Friday, 16 December 2011

[525] The Underappreciated Film Gems of 2011

It's the end of the year! Time for retrospective lists and features. This year, Den of Geek have changed the system for their 'film of the year' vote. Previously, writers could submit their top five, along with an accompanying paragraph explaining their choices. This meant I could rabbit on about any sort of flick I'd enjoyed, but knew the Geeks-at-large wouldn't pick.

This year, the top fives have been collected, and conformed into a general top ten, with each entry getting their own article next week. This left a lot of stellar choices languishing on the voting room floor. Thankfully, the editing bods decided to give many of these films their own list, under the 'Underappreciated Gems' tag. In my opinion, it's a far more interesting list. Well, I would say that, as I contributed 250 words about Midnight In Paris, one of my favourite films of the year.

See what I said below, or click through to the full article here. It's full of films I've seen and loved this year, and some I've shamefully missed. Tune in next week for the top ten.

It’s surprising that more hasn’t been made of this, but this year two old film masters - Woody Allen and Martin Scorsese - both made rhapsodic odes to 1920s Paris. And, even more so, 2011 saw Scorsese, ever faithful in terms of quality, beaten by his fellow bespectacled New Yorker.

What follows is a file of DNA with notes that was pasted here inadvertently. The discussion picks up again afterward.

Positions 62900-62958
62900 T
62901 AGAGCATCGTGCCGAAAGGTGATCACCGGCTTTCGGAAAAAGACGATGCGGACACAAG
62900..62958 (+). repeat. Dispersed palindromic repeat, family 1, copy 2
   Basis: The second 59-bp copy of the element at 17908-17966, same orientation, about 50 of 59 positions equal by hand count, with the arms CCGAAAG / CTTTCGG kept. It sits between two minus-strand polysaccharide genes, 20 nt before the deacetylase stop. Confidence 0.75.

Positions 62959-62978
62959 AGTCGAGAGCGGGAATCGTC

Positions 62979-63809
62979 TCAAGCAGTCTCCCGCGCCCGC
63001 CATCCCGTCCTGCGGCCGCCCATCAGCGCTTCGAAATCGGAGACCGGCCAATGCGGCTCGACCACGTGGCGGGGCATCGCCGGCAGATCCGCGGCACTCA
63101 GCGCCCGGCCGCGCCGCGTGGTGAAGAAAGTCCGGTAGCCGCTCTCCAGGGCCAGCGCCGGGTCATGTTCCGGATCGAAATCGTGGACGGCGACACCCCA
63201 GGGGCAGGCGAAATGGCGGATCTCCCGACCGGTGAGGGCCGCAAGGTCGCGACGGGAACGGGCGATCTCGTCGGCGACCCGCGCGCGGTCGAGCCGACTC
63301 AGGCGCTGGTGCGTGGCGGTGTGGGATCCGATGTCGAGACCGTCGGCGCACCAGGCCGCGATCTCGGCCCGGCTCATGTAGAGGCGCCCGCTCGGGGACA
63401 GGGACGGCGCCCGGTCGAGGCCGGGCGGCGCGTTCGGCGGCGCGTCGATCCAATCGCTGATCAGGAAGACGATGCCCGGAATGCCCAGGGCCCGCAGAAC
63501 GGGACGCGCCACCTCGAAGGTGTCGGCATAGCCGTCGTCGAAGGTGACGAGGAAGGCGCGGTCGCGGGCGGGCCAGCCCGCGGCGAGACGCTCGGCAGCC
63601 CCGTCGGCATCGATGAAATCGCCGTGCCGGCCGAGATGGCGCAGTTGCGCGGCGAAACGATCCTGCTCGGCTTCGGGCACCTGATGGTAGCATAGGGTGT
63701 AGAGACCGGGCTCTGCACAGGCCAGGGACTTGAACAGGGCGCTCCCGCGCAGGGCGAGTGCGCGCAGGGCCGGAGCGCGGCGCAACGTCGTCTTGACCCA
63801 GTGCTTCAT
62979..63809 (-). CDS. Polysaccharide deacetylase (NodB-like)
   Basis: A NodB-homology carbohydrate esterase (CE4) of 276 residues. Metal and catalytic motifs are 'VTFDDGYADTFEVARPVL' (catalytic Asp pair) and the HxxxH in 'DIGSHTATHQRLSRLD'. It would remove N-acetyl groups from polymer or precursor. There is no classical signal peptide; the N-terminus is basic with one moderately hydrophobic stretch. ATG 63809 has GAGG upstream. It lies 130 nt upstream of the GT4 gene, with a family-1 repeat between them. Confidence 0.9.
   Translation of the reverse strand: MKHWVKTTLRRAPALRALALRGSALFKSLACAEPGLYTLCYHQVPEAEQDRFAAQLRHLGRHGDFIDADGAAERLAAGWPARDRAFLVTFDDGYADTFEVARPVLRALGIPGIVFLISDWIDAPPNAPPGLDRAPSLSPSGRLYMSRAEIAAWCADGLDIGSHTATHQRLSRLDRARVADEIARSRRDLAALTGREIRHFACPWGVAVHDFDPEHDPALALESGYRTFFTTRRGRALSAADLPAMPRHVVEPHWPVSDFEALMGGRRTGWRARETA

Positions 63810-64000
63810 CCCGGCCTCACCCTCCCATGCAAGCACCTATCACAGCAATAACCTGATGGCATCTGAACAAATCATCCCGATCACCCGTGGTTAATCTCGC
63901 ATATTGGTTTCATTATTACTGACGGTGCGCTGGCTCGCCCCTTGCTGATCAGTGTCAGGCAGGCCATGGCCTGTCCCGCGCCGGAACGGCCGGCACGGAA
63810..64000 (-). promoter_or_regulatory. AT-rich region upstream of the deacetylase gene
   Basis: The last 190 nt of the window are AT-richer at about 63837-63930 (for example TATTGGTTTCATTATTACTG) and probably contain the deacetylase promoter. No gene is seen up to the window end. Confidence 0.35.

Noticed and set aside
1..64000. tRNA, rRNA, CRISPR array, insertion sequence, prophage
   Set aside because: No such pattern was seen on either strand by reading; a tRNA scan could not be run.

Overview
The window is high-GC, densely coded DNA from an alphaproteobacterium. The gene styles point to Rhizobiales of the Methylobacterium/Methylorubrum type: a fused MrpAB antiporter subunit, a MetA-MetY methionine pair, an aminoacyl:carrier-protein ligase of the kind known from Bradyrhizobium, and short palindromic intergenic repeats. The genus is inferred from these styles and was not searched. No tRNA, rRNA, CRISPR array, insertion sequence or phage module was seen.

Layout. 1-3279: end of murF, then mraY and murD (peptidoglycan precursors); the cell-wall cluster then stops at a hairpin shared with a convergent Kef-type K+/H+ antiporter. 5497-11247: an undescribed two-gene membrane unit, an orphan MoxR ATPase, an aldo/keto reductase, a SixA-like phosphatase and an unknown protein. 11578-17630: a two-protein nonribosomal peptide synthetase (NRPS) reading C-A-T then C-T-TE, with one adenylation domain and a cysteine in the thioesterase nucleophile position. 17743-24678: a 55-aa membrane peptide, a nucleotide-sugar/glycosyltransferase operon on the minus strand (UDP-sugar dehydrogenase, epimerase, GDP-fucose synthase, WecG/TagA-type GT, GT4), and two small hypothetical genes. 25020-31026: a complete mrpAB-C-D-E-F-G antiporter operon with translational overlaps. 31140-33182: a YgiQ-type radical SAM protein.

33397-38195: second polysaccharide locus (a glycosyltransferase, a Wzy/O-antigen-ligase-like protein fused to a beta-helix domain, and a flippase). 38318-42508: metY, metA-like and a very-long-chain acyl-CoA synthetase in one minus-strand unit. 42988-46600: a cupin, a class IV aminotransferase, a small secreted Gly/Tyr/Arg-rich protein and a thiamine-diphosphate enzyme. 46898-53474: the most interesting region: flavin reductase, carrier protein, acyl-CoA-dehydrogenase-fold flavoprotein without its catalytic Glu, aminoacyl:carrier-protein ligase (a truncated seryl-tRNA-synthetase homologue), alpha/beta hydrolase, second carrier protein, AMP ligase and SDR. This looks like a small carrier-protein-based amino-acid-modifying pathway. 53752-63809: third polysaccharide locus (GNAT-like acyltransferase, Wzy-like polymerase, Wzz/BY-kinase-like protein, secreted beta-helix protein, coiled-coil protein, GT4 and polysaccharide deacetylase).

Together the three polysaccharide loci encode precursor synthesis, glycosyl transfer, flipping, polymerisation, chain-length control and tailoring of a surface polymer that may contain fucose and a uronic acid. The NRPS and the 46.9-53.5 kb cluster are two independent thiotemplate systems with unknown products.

Unencumbered by Hugo’s CGI, 3D and two-hour runtime, Midnight In Paris is Allen’s breeziest, funniest and most charming film in decades. Its pseudo-fantasy set-up is established with the most economic of storytelling, as Owen Wilson’s neurotic hack, adrift in the French capital, is whisked away in a vintage car by F Scott and Zelda Fitzgerald. From there, it’s smooth sailing, as Allen peppers the film with pitch-perfect cameos from a host of Jazz Age Parisians, from the braggadocio of Corey Stoll’s Hemingway, to the surreal trio of Dalí, Buñuel, and Man Ray.

The film has the whimsy, wit and existential themes of the director’s best work, and can sit proudly next to The Purple Rose Of Cairo, Radio Days and Bullets Over Broadway in the perky, period sub-section of his oeuvre. But what makes Midnight In Paris stand out is that, after two decades where Allen’s comedy films became increasingly kitsch, broad and forced, he manages to capture that old, familiar, incessant humour once more - where laughs are not hard-won, but easily given.

Read the full article here.

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